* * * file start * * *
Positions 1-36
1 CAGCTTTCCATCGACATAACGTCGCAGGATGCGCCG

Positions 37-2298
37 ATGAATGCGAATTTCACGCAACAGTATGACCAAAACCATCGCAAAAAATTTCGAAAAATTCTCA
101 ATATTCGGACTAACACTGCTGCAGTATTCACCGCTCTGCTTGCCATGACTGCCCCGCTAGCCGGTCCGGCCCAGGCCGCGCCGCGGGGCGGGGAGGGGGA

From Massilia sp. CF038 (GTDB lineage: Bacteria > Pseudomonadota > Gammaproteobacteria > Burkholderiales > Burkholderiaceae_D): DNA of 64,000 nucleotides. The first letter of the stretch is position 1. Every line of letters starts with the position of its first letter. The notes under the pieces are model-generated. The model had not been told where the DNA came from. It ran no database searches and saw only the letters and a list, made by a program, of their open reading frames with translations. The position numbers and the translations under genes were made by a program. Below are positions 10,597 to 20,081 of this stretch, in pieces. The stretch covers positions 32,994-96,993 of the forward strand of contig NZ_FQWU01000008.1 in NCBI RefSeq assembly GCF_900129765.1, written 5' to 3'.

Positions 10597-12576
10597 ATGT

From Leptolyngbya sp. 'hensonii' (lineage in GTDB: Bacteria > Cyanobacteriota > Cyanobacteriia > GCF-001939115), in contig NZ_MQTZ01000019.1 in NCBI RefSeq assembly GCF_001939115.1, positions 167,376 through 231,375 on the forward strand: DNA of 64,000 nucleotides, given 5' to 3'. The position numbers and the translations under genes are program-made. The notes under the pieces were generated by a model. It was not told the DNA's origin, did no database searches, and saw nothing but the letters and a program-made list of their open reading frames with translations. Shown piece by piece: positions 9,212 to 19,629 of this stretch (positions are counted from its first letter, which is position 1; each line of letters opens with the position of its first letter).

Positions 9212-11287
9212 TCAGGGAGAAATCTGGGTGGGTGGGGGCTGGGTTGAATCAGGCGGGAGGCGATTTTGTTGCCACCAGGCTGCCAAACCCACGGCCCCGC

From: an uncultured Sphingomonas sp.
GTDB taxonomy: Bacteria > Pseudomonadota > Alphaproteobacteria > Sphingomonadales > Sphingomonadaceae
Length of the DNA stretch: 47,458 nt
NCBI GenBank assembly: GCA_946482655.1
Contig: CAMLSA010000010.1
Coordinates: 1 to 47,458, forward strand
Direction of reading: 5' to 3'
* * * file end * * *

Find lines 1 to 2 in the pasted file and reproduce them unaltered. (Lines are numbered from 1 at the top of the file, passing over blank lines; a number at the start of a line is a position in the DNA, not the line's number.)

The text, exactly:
Positions 1-36
1 CAGCTTTCCATCGACATAACGTCGCAGGATGCGCCG